Deconstructing Self-Discipline

Note: This post is part of my "philosophy bites" series that expands my social media posts about philosophical topics into blog form. These are not academic essays with a plethora of footnotes and agonizingly constructed arguments, but I do hope they spark conversation. Please remember to share, like, and comment! The original instagram post can be found here.


The way we talk about self-discipline is tied up with a few intellectual trends:


* The age of individualism (self-esteem, self-discipline, self-hatred, self-righteousness, self-love);


* The division of the self into separate parts— Plato’s tripartite soul, the higher self and lower self, the “fallen” human and divine grace, or in modern neuroscience parlance, the “ape brain” versus the pre-frontal cortex;


* Capitalist conceptions of individual exertion and the maximization of productivity;


* America’s puritan heritage that views desire and pleasure with suspicion;


* And sexist dualities that identifies the woman with the fleshy and pleasurable, and subsequent fear of the woman/ fear of pleasure.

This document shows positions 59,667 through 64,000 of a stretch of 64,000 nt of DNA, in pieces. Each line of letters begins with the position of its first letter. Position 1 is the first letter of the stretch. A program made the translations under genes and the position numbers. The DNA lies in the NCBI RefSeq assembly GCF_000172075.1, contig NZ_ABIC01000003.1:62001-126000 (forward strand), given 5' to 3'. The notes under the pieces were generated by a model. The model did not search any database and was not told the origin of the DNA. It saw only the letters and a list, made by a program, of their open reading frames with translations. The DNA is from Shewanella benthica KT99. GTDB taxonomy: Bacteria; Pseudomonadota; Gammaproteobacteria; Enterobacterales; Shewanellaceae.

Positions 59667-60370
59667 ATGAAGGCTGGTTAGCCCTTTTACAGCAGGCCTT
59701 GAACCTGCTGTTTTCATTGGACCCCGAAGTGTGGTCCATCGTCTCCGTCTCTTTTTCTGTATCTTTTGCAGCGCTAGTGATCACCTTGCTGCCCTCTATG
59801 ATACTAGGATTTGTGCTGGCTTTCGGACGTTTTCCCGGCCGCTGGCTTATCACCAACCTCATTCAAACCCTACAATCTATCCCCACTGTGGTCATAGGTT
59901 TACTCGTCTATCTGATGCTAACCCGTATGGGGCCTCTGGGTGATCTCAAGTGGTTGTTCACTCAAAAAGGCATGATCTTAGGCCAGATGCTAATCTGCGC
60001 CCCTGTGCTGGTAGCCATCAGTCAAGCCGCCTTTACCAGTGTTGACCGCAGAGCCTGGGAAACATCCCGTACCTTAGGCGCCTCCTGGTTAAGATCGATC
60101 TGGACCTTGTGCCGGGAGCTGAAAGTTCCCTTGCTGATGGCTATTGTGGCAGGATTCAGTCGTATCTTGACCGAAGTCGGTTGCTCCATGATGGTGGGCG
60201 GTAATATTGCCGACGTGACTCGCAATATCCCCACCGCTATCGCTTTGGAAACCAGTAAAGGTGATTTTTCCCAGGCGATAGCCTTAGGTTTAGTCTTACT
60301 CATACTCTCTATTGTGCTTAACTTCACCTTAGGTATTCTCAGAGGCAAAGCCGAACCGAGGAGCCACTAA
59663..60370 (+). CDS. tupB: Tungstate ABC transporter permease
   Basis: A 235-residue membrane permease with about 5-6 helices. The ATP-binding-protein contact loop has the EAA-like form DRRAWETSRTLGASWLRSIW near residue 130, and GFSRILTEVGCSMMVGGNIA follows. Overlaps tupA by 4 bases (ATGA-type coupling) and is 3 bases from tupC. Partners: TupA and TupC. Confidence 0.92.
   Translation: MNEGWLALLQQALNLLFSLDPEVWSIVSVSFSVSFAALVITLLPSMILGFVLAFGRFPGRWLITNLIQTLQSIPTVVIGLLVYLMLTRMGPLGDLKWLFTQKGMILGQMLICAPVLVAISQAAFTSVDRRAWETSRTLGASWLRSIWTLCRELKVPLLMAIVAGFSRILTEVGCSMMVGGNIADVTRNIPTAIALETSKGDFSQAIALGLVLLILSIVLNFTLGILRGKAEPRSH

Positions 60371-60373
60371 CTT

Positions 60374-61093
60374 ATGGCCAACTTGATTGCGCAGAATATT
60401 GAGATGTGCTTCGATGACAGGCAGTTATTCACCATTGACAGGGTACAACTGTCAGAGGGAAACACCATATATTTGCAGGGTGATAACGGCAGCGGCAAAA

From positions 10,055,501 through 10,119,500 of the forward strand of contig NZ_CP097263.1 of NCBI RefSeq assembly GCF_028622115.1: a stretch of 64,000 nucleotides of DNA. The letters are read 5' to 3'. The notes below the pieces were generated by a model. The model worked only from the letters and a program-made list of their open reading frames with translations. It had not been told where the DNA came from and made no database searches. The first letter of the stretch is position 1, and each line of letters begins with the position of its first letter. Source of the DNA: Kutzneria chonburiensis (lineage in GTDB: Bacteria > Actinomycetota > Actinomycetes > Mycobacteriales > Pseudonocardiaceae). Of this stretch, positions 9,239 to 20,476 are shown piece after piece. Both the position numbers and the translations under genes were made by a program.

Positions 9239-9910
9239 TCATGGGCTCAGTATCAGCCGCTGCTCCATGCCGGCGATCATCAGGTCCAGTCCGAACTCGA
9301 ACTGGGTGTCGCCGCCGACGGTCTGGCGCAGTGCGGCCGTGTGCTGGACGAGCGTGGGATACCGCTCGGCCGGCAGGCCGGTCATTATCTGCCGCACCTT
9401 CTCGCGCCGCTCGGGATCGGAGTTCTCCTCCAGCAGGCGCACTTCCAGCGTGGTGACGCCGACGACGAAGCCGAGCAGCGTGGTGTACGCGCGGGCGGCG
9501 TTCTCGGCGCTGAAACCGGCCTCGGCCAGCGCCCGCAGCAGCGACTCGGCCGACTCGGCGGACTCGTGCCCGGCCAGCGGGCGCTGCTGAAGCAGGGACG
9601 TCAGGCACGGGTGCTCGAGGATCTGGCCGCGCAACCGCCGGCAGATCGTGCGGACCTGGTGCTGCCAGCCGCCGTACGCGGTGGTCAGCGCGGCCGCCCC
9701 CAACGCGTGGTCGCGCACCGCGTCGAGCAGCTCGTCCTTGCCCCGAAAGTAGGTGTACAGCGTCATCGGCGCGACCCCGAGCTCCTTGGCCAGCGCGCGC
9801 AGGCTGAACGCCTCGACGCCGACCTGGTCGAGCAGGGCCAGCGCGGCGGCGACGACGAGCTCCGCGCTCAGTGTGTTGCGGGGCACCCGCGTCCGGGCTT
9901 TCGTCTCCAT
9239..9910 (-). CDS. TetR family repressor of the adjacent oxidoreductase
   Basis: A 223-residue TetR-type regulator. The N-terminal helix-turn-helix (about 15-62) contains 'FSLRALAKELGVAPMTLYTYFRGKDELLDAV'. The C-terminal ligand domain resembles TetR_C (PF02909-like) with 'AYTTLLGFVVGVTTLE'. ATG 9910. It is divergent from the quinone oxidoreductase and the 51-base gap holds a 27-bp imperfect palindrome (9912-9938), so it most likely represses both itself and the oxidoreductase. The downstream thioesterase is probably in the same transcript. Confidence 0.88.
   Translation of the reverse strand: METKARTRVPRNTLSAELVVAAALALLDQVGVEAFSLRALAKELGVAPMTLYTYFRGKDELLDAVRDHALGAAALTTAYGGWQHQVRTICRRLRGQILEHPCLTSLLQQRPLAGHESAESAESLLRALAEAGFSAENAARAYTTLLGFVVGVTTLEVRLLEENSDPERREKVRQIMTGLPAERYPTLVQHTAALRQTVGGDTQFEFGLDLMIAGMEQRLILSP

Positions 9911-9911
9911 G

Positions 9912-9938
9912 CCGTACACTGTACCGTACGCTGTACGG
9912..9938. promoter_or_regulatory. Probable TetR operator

The problem with discipline is that it refuses the whole-presenced pleasure of the Now in favor of an abstract future goal. In other words, it rebels against life itself. It delays pleasure until pleasure can be deserved. But pleasure can never be deserved! Pleasure is simply full belonging to the fleshy, sensual moment; it is the natural state of all embodied creatures.


The more you delay pleasure, the more you betray your misunderstanding of life. Life is the reward for life!

The reward is in the intense burn of a difficult workout (rather than a far-off ideal of a perfect body), the reward is in the deep focus on a difficult project (rather than the financial or personal payoff), the reward is in fasting (rather than in future feasting).


And when you start making changes with pleasure as your guide, your habits are more sustainable because you are working with a natural state rather than trying to bend or control it. Focus on expanding more complex, deep, and long-lasting pleasures rather than the fast and mindless varieties. Focus on facing life with joy and involvement rather than shame and delay.


How do you feel about the distinction between discipline and pleasure? Do you have negative or positive associations with these words? I would love to hear your thoughts in the comments below!


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